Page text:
Saturday, April 28, 2012

Journalist - A Blog Novel by Mr. Hariharan Valady (3/3)

Once again it has been a long break... I don't think I would be able to do justice to this review in three posts but I am also worried if my review would become longer than the novel itself. So, let me try to condense my comments in this post and start with a fourth part if required later.

A fiction cannot be a photocopy of reality. The author has realized it well and thus also deviated from reality in some cases. The real Durai from Tamil Nadu is not as educated as he is portrayed in the novel. We don't even know if he ever went to college. He never fell in love with any TV anchor from a 'national' channel though there were talks of some stuff with a local newsreader two decades back. On the other hand, this Durai's education and his affair with the TV anchor reminds me of Kashmir. Not sure how many more states' stories are going to come in the chapters in line. :)

Knowing most of the parallels in reality, I couldn't resist comparing every paragraph in the story with reality. Not sure if it is good or bad for the novel. Having known almost everything about Durais and Rathinams I even felt like cautioning Vidya at times. I did that also while commenting on chapter 3.

All the criticism by opposition parties and media that we see with our bare eyes is one thing. There is another 'behind the scene' relationship that these people share with one another that we don't get to see. If the opposition  prince (only in democracy could you see prince and princess in opposition as well) is caught in an American airport with millions of black money why does the prime minister back home takes it up at the diplomatic level and resolves it? The media doesn't criticize parties that pay them huge money in the form of advertisements or in other forms. Most of the successful politicians always pretend to be friendly to media people. If you are in media you can directly call any politician any time for any help. You don't even have to ask. Their cronies will always be waiting by your gates to provide you with whatever facilities you are in need of. They would just read it on your face and do it for you. Why? Simply because you wouldn't be able to criticize them so hard after enjoying all those benefits. You also become party to their corruption now, right? This is why some of our media weirdly support some individuals even when they are at fault and some of their criticism doesn't sound like true criticism.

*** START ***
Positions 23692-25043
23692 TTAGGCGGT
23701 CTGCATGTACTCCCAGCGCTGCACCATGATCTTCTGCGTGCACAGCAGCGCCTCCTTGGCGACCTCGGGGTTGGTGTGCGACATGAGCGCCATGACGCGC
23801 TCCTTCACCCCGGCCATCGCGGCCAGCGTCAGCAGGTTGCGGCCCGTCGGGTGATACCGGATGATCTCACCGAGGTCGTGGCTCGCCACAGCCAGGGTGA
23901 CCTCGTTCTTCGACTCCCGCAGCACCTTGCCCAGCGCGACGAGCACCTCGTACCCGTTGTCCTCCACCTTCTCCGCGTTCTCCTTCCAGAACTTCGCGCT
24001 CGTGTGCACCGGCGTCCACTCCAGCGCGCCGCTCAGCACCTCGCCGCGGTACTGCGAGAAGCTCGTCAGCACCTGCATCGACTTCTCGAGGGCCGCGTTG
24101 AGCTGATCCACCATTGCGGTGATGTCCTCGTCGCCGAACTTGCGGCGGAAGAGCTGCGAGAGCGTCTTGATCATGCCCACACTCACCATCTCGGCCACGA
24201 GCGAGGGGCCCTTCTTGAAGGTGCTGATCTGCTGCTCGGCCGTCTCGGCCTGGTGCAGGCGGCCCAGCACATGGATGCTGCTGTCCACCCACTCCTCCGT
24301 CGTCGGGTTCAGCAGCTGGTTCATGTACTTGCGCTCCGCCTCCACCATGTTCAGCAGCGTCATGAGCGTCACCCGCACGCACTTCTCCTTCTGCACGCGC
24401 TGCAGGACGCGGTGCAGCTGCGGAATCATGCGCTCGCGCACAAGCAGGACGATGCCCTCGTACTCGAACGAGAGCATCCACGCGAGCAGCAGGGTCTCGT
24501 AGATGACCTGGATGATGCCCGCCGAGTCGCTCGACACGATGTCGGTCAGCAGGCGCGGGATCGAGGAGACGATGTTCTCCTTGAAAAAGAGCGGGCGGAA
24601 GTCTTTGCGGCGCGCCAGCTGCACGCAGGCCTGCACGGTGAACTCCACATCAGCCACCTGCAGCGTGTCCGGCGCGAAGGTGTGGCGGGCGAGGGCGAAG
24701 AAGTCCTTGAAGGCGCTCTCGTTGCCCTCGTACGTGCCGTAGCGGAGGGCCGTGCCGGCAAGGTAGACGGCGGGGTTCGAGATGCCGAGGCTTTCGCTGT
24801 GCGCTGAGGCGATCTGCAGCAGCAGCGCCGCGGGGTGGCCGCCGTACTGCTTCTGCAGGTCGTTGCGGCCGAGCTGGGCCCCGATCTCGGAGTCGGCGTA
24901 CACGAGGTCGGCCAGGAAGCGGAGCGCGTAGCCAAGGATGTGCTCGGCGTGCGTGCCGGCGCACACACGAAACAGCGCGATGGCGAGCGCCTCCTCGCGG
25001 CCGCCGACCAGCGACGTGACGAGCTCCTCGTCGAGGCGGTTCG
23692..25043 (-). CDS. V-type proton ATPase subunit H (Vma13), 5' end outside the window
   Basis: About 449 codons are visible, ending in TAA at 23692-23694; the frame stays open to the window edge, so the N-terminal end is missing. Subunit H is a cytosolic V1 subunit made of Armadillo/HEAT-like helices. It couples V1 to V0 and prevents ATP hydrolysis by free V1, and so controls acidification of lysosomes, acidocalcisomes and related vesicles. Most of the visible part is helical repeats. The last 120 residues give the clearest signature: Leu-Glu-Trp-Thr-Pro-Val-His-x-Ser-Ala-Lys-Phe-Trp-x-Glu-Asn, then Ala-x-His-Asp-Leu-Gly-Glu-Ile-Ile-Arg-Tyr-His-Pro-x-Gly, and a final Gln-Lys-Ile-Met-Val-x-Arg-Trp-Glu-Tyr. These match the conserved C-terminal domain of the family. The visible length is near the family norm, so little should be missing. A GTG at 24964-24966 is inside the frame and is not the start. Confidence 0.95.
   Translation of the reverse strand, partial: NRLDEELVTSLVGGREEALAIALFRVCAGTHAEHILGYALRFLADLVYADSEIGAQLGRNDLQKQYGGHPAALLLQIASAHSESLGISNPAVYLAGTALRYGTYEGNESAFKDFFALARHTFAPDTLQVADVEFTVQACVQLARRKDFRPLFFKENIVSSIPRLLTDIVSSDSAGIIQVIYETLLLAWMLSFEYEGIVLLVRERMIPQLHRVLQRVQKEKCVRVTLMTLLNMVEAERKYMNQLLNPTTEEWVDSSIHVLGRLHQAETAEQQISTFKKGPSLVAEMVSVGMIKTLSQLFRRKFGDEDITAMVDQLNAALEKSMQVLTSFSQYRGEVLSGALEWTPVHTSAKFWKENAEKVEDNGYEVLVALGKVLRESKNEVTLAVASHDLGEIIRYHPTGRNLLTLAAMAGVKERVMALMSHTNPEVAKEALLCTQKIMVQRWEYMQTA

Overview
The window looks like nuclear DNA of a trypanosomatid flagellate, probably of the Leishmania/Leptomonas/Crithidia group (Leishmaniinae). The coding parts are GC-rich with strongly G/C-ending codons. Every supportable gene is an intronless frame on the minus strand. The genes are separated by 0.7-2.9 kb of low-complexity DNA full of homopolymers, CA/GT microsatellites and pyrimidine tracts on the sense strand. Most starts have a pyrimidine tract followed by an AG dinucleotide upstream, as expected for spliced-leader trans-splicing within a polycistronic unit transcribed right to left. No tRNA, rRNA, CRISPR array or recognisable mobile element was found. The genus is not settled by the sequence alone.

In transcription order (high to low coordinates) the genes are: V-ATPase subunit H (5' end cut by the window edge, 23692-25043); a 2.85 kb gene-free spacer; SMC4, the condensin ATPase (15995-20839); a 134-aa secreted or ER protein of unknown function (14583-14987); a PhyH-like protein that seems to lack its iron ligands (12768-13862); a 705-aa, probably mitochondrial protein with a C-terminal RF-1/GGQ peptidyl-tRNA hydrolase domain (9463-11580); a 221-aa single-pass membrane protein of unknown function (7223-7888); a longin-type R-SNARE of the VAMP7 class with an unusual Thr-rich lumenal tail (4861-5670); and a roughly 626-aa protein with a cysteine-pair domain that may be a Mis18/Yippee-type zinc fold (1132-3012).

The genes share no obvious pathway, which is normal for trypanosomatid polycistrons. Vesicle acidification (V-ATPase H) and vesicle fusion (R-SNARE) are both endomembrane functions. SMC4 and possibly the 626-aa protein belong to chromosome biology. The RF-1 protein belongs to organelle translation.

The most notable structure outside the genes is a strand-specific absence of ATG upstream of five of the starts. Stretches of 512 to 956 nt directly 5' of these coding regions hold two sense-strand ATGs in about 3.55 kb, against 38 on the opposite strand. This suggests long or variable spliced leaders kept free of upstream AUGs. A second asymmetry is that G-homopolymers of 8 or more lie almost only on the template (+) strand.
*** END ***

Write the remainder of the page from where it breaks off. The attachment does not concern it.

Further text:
It was a good idea to come out with an Index after the third chapter. It would help the new comers to the blog in long term perspective. It would be much more helpful if it is brought up to top after posting every chapter. Likewise, the idea of listing all characters in the story and giving an introduction about each of them in a separate post is very good too. It's like salt and pepper on the table. Then, after the tenth chapter, he gives a quick summary of the story so far. All these are innovative ideas that aspiring online novelists could make use of.

When he started the novel, I was wondering how he would manage the images part. He managed it successfully by camouflaging some real pictures. Even then one of the readers pointed out who it was on the picture. Though the picture has nothing to do with the story, I personally think it is a 'very small' failure from author's perspective (I am supposed to do a 'critical' review. By nature, I am not good at being critical so this is the maximum I could do to be critical!). :)

As a writer, the author is successful in making the readers impatient about 'what next?' at the end of every post. Considering the size of each post, it's really very good to be able to convey some part of the story in every post and ending it with some curiosity.

In chapter-6, he talks about how Durai changes the topic depending on the audience. This is one thing that I have found in most of the successful politicians. You have to be a rabble-rouser. You have to speak for applause. If you do that well nobody would care whether you really work for their cause. Mr. Rathinam is so good at it. I have been seeing from my childhood how he has been doing it successfully.

The kind of relationship such leaders have with their party men at grassroots level is highlighted well in some places. Increasing the salaries of government employees with the elections in mind is such an innovative thing that it has been working in their favor for decades now. It's not just government employees, they do this to all groups of people. They have understood the pitfalls of democracy so well. Doing big short term favors to groups is more effective than smaller things for all people collectively. It actually helps in long term. Pleasing all is an impossible task. Instead, if you just do that to smaller groups of people, you would be able to make bigger impact and the beneficiaries would become your ambassadors forever. Even their children will like you just because their parents liked you and talked good about you to them.